Shirley Graham Du Bois was born in Indianapolis, Indiana, the oldest of David A. Graham and Etta (Bell) Graham's five children. Growing up, she moved with her family to various locations throughout the United States. As a teenager in Colorado Springs, Colorado, she first met W. E. B. Du Bois when he came to lecture at the local African Methodist Episcopal Church (AME). Soon after high school, she married a local man, Shadrack T. McCanns. The marriage soon ended, leaving her to support two small children. "In quick succession I knew the glory of motherhood and the pain of deep sorrow," she wrote later. "For the years immediately following, everything I did ... was motivated by my passionate desire to make a good life for my sons."
The nomadic quality of Graham's early life carried over into her educational experiences and into her later years. After attending classes at Howard University's School of Music, in 1930 she spent time in Paris, France, where she studied music and French at the Sorbonne. That same year she entered Oberlin College in Ohio, earning a bachelor's degree in music (1934) and a master's degree in music history (1935) with an emphasis on Africa. In addition to her studies as a vocalist and composer, she wrote plays. In 1932 she became the first African American woman to produce an all-black opera, based on her one-act play Tom-Tom, which portrayed black Americans and their music from the 17th century to the present.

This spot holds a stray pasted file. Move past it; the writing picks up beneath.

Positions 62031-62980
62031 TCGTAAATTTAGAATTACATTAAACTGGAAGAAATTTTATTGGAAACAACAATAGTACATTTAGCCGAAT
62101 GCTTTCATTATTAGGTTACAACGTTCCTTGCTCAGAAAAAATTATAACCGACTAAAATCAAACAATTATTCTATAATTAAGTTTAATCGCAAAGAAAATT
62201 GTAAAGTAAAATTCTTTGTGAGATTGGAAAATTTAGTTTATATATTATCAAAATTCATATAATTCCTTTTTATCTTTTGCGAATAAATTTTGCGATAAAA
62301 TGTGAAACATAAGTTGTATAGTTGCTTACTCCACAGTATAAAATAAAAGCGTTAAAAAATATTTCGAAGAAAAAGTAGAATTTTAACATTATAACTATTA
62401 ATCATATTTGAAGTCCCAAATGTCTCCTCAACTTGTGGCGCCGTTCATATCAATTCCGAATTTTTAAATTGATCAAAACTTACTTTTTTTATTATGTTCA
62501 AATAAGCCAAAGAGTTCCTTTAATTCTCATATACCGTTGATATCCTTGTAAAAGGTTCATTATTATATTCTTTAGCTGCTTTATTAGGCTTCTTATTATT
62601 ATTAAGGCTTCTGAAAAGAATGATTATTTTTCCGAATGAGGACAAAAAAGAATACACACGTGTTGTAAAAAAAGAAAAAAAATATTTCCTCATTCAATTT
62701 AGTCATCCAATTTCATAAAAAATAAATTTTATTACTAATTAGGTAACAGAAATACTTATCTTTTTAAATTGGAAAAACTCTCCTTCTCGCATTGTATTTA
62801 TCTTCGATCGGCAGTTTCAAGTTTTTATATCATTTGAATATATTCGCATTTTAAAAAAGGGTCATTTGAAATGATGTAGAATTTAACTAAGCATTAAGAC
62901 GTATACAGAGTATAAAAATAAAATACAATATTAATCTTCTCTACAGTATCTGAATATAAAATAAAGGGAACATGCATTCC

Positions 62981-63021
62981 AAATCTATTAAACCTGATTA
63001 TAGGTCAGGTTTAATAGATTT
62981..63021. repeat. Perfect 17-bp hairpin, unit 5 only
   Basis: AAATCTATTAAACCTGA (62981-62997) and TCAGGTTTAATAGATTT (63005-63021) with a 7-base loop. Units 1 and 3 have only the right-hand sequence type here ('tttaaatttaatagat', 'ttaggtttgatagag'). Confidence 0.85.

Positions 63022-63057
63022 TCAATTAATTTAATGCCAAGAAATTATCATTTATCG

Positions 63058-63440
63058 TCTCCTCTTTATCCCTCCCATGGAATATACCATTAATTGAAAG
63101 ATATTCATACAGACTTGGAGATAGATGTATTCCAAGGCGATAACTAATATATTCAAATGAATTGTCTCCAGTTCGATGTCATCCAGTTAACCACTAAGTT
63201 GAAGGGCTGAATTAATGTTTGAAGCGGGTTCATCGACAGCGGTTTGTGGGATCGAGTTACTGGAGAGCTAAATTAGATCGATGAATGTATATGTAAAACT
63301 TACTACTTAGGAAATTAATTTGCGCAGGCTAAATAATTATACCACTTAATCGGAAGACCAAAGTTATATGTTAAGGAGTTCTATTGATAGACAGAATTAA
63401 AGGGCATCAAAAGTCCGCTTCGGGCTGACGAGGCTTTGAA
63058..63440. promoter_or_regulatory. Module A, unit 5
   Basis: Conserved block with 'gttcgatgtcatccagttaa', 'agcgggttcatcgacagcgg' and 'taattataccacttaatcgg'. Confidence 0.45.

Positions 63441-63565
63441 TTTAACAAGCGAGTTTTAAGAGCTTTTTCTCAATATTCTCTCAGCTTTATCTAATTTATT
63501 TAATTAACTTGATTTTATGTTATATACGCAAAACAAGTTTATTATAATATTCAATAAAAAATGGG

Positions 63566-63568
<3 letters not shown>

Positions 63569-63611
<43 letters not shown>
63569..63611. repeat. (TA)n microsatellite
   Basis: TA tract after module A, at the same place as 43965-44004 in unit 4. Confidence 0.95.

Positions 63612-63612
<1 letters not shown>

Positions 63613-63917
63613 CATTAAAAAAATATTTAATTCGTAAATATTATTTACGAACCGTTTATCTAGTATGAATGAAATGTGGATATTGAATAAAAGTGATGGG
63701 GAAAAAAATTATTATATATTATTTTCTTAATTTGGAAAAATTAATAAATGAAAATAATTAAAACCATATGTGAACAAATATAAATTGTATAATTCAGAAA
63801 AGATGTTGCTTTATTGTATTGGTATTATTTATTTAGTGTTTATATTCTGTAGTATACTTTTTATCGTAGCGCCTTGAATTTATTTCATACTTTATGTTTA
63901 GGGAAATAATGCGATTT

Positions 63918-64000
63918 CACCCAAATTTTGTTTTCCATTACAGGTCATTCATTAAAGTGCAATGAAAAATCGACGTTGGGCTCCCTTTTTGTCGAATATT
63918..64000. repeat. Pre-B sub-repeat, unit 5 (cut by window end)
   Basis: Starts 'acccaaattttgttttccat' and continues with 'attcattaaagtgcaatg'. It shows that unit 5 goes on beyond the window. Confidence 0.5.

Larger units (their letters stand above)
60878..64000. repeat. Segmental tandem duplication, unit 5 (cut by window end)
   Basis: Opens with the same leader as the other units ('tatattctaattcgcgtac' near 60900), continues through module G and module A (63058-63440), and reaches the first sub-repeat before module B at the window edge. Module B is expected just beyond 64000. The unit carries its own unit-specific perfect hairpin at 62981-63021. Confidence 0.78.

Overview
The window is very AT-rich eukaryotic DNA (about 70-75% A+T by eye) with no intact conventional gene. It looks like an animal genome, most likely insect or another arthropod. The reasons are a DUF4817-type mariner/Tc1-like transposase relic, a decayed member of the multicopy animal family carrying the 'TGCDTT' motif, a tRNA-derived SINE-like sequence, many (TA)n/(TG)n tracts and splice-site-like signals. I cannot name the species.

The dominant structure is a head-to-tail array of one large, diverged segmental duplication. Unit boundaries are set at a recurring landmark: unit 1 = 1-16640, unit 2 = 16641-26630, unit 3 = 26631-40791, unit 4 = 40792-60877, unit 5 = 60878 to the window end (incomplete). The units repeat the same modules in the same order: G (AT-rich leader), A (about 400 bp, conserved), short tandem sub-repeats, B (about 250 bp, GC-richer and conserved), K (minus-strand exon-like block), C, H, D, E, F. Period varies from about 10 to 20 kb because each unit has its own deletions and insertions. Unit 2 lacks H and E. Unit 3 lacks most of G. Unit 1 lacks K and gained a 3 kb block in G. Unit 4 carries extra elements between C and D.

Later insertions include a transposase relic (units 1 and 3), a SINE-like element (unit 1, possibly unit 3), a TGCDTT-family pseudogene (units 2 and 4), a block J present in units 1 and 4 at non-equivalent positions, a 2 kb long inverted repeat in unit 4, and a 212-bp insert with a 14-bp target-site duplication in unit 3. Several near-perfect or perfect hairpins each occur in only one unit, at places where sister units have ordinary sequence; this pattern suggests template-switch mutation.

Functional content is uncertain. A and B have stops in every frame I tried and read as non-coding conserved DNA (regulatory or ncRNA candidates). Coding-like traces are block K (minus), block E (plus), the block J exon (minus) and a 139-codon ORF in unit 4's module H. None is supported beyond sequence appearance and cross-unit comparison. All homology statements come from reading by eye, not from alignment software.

During the late 1930s Du Bois worked for the Federal Theater Project designing sets and composing musical scores for all-black stage productions, including an adaptation of Eugene O'Neill's The Hairy Ape and Theodore Ward's Big White Fog. She received a Julius Rosenwald grant in 1938 and attended the Yale School of Drama, where she focused on writing and directing plays, including the comedy Elijah's Ravens (1941) and the tragedy Dust to Earth (1941). Between 1944 and 1964 she turned her talent to writing critical biographies on noted African Americans, including Frederick Douglass, Phillis Wheatley, and Booker T. Washington.
Du Bois's artistic and scholarly endeavors were motivated by a deep desire to convey the struggles and achievements of blacks. She actively protested racial injustice, and in 1943 she became the New York field secretary for the National Association for the Advancement of Colored People (NAACP). In this position she worked alongside W. E. B. Du Bois. In him she found a kindred soul, and in 1951 the two married. They spent several years in Brooklyn, New York, where he was surveyed by government agents for his political radicalism. She took refuge with him in Ghana in 1961, returning briefly to the United States in 1971 and 1975.
Contributed By: Roanne Edwards